New Pre-Pack Administration Regulation – A Relief or a Worry for Creditors?

New Pre-Pack Administration Regulation – A Relief or a Worry for Creditors?

Key Contact: Aisha Wardell

Author: Evangeline O’Dowd

What is pre-pack administration?

Dubbed as “pre-pack”, a pre-negotiated administration sale is simply the sale of a company’s business or assets prior to entering into administration. Seemingly, it is completed shortly after the administrator is appointed. In short, this is a highly effective and extremely useful tool when rescuing a business due to the lack of advertisement and ability to preserve connections with company members, while minimising administration expenses. Given the speed of the transaction, creditors often do not know about the sale or purchaser’s details until after the sale is complete. Whilst the benefits are apparent, the quick sale has the potential to antagonise creditors due to the lack of visibility, transparency, and potential shortfall of monies.

In recent years, the Government have sought to bridge the gap and alter creditor’s perceptions. In its quest and subsequent to ‘Draft Regulations’, the Government passed The Administration (Restrictions on Disposal etc. to Connected Persons) Regulations 2021 (“Pre-Pack Regulations”), in the hope of addressing creditor’s concerns. The Explanatory Memorandum accompanies this regulation and offers further clarification of the changes.

What are the changes
Substantial disclosure within 8 weeks of administration

From 30 April 2021, an administrator will be unable to make a substantial disposal of a company’s business and assets to a ‘connected person’ within the first eight weeks of the administration, without either the approval of a majority of creditors or an independent written report from an evaluator. In short, creditor approval or a report from a third-party evaluator must be sought before the administrator can sell the business or assets to a connected company.


Subject to some criticism, there is no requirement for the evaluator to possess professional qualifications, other than professional indemnity insurance. Rather, the evaluators will have to self-assess whether they deem themselves as having sufficient relevant experience and knowledge to make the qualifying report. Further, the report must be made by an independent evaluator chosen by the purchaser, who is not excluded under the regulations. Some exclusions include: an associate of the administrator or uncharged bankrupts.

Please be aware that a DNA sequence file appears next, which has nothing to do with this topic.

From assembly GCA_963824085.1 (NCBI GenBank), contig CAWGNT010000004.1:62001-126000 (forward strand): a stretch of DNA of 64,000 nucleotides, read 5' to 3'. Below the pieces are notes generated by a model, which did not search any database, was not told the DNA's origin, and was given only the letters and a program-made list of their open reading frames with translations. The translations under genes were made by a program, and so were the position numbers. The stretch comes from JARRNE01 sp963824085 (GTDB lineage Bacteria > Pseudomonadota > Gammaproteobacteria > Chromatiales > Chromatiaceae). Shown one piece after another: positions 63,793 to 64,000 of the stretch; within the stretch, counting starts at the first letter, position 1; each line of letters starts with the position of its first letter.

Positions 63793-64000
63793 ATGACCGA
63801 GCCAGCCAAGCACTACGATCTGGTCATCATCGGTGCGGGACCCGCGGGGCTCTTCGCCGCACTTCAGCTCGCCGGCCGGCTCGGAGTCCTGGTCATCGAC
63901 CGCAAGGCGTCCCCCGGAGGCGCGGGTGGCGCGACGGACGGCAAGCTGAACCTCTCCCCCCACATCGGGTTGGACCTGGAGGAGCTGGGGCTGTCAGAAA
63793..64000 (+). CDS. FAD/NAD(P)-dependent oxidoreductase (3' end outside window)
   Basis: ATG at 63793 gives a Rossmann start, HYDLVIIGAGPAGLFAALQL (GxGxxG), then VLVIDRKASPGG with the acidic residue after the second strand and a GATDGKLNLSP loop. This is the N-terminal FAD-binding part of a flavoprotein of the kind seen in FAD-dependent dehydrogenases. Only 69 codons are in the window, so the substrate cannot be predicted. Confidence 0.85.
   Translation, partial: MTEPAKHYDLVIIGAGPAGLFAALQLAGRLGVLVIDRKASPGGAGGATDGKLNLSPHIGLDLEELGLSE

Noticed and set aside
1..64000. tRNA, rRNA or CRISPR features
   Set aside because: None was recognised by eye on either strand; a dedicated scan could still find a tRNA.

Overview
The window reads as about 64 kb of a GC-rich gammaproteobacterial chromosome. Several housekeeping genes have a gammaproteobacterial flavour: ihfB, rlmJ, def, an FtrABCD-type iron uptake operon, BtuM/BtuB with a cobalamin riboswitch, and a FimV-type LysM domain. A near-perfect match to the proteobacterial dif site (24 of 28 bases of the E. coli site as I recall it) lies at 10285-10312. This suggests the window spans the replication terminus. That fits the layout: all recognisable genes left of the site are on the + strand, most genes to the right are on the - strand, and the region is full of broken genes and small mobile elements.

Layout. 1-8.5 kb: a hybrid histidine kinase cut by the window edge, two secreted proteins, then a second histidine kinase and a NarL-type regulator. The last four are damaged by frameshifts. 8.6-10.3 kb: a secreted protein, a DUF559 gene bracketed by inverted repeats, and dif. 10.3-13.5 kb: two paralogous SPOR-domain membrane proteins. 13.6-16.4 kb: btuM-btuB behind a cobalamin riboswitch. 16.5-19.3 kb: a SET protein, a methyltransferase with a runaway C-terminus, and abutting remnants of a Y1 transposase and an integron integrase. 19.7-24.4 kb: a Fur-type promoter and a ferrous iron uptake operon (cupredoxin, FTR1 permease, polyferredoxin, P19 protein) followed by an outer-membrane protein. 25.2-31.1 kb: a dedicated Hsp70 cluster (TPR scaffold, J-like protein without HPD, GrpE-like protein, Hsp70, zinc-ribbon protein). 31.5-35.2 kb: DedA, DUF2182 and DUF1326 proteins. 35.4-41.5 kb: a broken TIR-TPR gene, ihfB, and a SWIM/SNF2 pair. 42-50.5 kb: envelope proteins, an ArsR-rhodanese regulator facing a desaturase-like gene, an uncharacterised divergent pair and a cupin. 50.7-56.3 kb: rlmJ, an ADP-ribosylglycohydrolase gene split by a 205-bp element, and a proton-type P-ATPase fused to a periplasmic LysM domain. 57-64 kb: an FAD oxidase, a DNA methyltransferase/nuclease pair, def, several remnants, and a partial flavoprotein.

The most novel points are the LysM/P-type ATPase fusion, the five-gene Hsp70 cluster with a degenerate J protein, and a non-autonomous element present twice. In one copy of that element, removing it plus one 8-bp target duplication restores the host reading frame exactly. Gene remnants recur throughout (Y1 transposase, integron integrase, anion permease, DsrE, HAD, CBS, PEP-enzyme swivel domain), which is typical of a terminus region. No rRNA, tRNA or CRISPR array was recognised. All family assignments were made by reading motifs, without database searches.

In making the report, the evaluator must be satisfied that the consideration offered for the business or assets and the grounds for disposal are reasonable and equitable in the circumstances. Further guidance and assistance for evaluators is provided in the Explanatory Memorandum.

Although the administrators are not bound by the evaluator’s report recommendations, the administrator will have to justify their reasons for diverging from the recommendations by way of a report to the creditors and to the Registrar of Companies. Comparably, the potential buyers need not be bound by the opinion they have obtained and can contain multiple reports. However, parties are discouraged from obtaining multiple reports due to the ability to potentially source more favourable reports. Further, all opinions contained within earlier reports must be disclosed.


In light of COVID-19, it is hoped that the new regulation will improve and refine confidence within the business domain. In view of the Government addressing the transparency concerns, it is hoped that businesses will now consider the value of pre-packs as a rescue option. Some ambiguity still exists regarding the ability to obtain multiple reports and the lack of professional qualifications needed for evaluators. Only time will tell how these concerns pan out in practice and whether they produce the desired effect of balancing and protecting the interest of creditors with the need to promote company rescue.

It will be interesting to see who will fulfil the evaluator role and how the additional costs and delays in obtaining evaluators recommendations will impact pre-pack sales. With all this in mind, the new regulation is certainly a welcome development in the pre-pack landscape.

If you require support and tailored legal advice on the insolvency rules to businesses and directors, please get in touch with our litigation team who will be able to talk you through the options available to you.

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